Americans skeptical of self-driving car technology.
As more and more cars are developed with self-driving capabilities, the public as a whole are skeptical of this technology. Two-thirds say they feel unsafe as a passenger in a self-driving car (64 percent) and 68 percent are fearful of walking the streets alongside driverless vehicles.
Older Americans are more worried about this technology, more than seven in ten of those 55 and older say they feel unsafe as a passenger or pedestrian, while the youngest adults are less concerned about being a passenger (46 percent) or pedestrian (57 percent).
Still, a third (33 percent) are at least somewhat likely to make their next car a self-driving one when the tech is fully developed. This includes more than four in ten men and millennials, who are the most likely to purchase a self-driving car.
Similar levels of excitement (or lack thereof) for electric vehicles
Although electric cars are already on the road, similar to the share who are interested in a self-driving car, just over a third are likely to buy an electric vehicle (36 percent). Why aren’t people interested? Lack of charging stations available (47 percent of those who aren’t likely to purchase)--though this could be much less of an issue in a few years, cost (41 percent), and a general preference for gas-powered cars (37 percent).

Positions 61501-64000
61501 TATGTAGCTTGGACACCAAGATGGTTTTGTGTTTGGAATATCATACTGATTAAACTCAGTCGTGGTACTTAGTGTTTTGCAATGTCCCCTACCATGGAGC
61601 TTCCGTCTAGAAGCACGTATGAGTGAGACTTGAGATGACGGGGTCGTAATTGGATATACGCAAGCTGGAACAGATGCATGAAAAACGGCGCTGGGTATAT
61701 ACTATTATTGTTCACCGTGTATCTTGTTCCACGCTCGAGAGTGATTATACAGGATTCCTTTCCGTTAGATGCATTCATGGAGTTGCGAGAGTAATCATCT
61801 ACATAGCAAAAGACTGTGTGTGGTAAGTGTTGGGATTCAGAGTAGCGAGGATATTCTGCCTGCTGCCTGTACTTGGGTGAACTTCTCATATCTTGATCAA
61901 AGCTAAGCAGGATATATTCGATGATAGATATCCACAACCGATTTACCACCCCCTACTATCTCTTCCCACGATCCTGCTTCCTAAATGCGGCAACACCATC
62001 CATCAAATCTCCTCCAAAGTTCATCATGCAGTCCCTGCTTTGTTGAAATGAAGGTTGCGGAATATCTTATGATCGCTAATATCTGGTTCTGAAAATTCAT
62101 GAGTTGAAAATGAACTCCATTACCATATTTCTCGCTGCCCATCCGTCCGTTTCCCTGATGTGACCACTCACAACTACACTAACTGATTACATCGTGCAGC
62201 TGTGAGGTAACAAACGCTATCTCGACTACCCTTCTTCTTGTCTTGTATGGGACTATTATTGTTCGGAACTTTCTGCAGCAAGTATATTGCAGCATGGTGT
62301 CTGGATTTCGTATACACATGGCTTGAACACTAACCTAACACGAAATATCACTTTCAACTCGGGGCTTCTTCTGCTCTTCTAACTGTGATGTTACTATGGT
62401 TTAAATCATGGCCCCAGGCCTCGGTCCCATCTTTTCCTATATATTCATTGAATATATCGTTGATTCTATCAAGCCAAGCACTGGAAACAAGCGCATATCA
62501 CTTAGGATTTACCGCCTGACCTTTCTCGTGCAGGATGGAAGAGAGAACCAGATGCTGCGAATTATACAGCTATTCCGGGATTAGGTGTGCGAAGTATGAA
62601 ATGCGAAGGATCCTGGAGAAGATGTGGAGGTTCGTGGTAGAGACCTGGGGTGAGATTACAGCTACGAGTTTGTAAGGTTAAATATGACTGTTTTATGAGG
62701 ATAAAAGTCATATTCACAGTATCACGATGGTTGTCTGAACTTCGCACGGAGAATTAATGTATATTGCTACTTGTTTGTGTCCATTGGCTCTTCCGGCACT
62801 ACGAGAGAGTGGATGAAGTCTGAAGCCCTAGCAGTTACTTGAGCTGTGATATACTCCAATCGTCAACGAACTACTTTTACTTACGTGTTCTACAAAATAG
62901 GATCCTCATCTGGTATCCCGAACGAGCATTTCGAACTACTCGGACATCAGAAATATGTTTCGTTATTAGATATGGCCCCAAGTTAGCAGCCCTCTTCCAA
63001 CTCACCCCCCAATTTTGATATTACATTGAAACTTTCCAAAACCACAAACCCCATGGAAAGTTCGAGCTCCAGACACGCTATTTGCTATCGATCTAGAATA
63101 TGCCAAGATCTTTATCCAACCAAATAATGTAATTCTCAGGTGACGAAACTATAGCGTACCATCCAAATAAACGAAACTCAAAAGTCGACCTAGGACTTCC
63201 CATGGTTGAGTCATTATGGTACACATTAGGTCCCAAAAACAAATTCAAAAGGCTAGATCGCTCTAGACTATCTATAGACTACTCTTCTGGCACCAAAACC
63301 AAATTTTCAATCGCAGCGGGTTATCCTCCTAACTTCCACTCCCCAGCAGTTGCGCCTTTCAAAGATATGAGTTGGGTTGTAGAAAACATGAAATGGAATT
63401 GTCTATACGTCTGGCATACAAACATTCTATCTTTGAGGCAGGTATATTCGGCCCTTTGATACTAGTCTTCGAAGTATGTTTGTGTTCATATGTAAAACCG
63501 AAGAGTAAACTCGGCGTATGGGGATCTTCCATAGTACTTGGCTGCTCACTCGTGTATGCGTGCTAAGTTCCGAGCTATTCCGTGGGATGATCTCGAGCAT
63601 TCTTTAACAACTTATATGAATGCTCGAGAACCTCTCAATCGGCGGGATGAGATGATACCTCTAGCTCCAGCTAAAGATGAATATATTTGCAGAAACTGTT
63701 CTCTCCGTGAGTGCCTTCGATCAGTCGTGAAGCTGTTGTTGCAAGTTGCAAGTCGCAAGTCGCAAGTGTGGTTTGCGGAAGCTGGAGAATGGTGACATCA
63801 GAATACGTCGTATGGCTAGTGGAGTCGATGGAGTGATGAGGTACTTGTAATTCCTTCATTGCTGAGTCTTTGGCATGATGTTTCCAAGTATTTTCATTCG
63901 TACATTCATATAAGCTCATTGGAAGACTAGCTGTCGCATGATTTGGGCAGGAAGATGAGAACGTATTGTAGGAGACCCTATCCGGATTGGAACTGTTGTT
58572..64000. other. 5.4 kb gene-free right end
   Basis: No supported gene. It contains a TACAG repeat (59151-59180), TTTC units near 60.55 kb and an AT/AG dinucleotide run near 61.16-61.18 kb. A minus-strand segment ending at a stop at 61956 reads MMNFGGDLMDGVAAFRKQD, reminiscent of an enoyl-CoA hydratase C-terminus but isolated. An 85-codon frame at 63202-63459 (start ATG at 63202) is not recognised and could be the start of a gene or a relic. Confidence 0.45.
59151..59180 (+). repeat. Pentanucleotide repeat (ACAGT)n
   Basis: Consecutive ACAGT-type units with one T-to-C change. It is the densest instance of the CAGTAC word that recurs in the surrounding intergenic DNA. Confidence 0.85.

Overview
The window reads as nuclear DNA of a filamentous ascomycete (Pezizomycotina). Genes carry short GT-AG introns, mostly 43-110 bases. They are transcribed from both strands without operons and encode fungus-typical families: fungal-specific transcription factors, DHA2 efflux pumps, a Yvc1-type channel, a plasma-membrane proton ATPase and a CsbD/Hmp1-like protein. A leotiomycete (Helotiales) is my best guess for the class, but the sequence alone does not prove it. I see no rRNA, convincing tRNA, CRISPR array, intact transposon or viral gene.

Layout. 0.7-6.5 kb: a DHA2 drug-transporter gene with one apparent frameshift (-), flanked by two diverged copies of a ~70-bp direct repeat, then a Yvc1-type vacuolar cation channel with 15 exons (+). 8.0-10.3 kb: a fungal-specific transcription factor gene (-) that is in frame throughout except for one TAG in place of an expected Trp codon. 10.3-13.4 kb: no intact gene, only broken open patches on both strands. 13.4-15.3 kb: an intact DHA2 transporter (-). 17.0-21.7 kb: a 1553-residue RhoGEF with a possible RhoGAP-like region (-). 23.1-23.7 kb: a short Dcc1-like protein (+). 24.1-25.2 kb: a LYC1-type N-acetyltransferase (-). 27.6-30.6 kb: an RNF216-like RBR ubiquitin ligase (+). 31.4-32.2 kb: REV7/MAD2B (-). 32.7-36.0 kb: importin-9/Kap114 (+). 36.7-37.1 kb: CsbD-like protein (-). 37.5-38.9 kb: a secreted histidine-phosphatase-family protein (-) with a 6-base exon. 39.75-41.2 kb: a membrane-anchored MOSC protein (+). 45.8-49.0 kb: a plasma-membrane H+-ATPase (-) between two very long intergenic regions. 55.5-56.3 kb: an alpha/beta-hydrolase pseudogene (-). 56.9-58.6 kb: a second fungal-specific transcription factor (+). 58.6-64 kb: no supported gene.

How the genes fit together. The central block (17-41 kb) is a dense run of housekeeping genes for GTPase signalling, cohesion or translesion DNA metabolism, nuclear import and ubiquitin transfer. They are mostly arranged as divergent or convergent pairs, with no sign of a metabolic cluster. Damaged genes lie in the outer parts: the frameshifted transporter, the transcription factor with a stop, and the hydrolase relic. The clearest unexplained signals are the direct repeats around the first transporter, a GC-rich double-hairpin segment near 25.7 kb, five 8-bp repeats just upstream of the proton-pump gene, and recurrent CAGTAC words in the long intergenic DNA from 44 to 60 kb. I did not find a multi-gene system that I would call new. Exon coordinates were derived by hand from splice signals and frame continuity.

More men have a clear preference for Tesla (38 percent) compared to women (24 percent) with similar shares whose interest is split between other brands (Chevrolet, 26 percent, Nissan, 22 percent).
But for those pro-purchasing an electric car, the top reasons they’re interested include: benefits to the environment (73 percent), gas savings (72 percent), and the convenience of being able to charge it at home (36%). Environmental impact is the number one reason cited for Democrats (82 percent), while Republicans are more interested in purchasing them because of the savings on gas (76 percent). These prospective electric car buyers looking at Tesla, Chevy, and Nissan as their next car also have the patience to wait for their car to “fill up”.
Unlike the 10 minutes or less it takes to fill up a tank of gas, 41 percent would be willing to wait a full hour to charge their car to be able to travel 200 miles. But, while they are willing to wait for a charge, they aren’t willing to compromise on range. Over half of likely electric car buyers (55 percent) want the freedom to take a road trip (300-350 miles) with their car before having to stop to charge.
Read more about our polling methodology here.
Click through all the results in the interactive toplines below:
Sample question text:
Do you think automotive safety regulations are strict enough, or could be improved?
How much have you heard about self-driving cars?
How safe would you feel being a passenger in a self-driving car today?
How safe would you feel as a pedestrian in an area with self-driving cars today?
How likely are you to purchase a self-driving car once the technology is fully developed?
Based on what you know about electric cars, ones that use just electric power, how likely is it that your next car lease or purchase will be an electric car?